The National Council for Accreditation of Teacher Education requires that teacher-candidates understand principles of effective classroom management as well as human motivation and behavior. NCATE accredits more than half the 1,200 teacher colleges and programs in the country.
“If you ask teacher-educators, classroom management would be one of the things they think they do the most preparation in,” said Carol Smith, the vice president for professional issues and partnerships at the American Association of Colleges for Teacher Education, which is also based in Washington.
A more recent trend, she said, is to embed classroom management prominently in candidates’ clinical experiences, so that the student-teachers make a connection between theory and practice.
But observers say the demand they see for classroom-management training among new teachers has not diminished, which suggests to them that candidates are still not being prepared adequately.
The AFT and its affiliates offer professional-development training, and both the national union and some locals now offer programs specifically aimed at helping new teachers grapple with classroom discipline.
“We still have more people clamoring for classroom-management training than ever before,” Ms. LaRocque said.
The growing demand for better teacher training in student discipline has spawned a number of groups that offer teacher colleges and school districts their expertise in preparing such courses.
The Classroom Organization and Management Program, or COMP, which was created by a now-retired professor at Vanderbilt University, has for a decade partnered with school districts, including Milwaukee. In recent years, officials of that Nashville, Tenn.-based organization say they have seen a surge of interest from colleges of education as well.
Inge Poole, a national trainer for COMP, said that more education professors have started attending their Training for Trainers workshops, which prepare them for crafting and implementing classroom-management courses.
The program offers research-based training, both for aspiring and full-fledged teachers, in such areas as maintaining good student behavior, managing student work, and planning and organizing. So far, 40 teacher-educators have attended those courses and gone on to set up programs in classroom management at their own universities, officials said.
A Stimulating Environment
Those who run programs that offer comprehensive classroom-management programs say the focus today is not just on dealing with difficult students, but also on fostering an atmosphere that promotes collaborative learning.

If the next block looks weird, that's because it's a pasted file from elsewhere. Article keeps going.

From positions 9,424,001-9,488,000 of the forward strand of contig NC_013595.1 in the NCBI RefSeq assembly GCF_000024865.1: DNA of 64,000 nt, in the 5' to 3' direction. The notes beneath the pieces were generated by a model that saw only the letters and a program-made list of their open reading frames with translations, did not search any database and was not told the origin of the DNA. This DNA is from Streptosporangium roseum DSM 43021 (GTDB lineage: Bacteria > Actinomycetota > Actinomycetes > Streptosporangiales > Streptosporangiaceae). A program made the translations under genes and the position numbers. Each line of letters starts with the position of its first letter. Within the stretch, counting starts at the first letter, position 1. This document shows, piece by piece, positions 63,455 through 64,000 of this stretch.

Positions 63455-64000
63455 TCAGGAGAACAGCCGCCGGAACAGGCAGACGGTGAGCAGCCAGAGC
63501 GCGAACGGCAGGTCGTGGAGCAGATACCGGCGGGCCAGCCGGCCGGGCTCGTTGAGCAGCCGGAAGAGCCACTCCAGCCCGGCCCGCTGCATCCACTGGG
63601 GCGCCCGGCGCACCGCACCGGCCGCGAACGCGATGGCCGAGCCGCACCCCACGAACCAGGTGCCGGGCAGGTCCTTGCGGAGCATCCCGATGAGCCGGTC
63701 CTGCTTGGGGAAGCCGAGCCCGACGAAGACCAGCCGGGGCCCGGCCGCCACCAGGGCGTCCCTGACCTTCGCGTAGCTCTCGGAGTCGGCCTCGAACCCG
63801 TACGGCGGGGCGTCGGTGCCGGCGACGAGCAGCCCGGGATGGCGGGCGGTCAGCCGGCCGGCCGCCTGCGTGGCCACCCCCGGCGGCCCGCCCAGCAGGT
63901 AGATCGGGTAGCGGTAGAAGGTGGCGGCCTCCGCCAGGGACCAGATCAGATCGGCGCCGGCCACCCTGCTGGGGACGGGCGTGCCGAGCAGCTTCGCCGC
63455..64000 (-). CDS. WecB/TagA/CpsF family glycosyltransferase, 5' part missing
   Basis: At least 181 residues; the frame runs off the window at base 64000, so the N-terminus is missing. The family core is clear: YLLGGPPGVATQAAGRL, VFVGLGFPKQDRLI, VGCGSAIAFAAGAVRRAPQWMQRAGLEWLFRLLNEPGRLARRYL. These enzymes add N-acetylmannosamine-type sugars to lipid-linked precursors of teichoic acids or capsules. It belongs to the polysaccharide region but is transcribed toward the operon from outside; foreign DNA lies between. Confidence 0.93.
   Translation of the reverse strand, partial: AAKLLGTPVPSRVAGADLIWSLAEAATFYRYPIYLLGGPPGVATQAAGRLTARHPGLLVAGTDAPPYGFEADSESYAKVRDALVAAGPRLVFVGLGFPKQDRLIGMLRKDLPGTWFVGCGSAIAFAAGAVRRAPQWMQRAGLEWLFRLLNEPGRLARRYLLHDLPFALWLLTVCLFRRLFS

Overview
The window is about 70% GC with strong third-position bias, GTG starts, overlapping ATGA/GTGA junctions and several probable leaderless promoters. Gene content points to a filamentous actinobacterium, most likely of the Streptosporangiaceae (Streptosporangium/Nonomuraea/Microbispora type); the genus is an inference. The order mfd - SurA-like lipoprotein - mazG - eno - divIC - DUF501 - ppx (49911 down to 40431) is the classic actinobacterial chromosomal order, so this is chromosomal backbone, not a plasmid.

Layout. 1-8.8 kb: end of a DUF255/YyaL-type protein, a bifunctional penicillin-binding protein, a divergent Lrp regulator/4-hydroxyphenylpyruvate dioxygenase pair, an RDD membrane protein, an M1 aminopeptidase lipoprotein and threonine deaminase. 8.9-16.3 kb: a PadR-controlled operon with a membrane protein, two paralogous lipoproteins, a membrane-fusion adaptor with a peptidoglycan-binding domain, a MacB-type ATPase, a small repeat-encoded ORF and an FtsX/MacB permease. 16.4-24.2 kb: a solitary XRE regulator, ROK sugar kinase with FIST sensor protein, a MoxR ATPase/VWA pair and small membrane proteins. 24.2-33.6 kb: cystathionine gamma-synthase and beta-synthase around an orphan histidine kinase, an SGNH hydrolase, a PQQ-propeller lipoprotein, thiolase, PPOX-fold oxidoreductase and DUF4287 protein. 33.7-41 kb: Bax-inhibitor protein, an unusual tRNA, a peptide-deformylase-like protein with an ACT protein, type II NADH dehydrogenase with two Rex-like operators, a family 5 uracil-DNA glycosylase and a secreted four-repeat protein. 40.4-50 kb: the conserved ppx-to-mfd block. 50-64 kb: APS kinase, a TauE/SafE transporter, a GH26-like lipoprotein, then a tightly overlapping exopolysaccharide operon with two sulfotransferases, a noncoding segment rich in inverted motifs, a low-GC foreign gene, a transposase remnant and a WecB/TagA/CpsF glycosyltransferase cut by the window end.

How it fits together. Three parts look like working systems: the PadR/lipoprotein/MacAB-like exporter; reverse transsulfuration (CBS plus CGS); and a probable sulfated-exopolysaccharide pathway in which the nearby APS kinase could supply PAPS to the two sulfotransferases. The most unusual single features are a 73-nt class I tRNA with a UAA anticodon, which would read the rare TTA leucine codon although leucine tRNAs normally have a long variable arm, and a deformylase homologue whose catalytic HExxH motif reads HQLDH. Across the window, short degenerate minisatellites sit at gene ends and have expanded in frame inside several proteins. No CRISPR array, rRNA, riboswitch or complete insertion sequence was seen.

William S. Newby, an academic adviser and lecturer at the education college at Cleveland State University, said one of the topics he deals with in the CRETE workshop he teaches is helping teacher-candidates understand how they can develop a collaborative classroom.
“This involves learning how to hold classroom meetings to address classroom problems,” Mr. Newby said. “In meetings, students are invited to take some ownership over classroom rules and procedures, learning goals, and ways of better working together.
“The classroom experience then becomes more of a team experience,” he said, “and many potential discipline problems are resolved through peer influence.”
During clinical experiences, too, student discipline is one of the elements that field supervisors address in their observations of student-teachers and in follow-up conferences with teacher-candidates, Mr. Newby added.
Candidates at the University of Cincinnati take mandatory classroom-management courses tailored to special education, middle school education, and the like.
“We found our students knew a lot, they knew the content, but it doesn’t help much if you don’t come in with a working knowledge of the system in a classroom,” said Anne Bauer, the NCATE coordinator at the university.
“We needed courses, depending on the individual program, that really helped students develop a classroom-management plan: What are the routines they are going to have; what are the strategies they are going to use to engage everybody?” she said. “Because when students are engaged, they are not acting out.”
Vol. 27, Issue 15, Page 8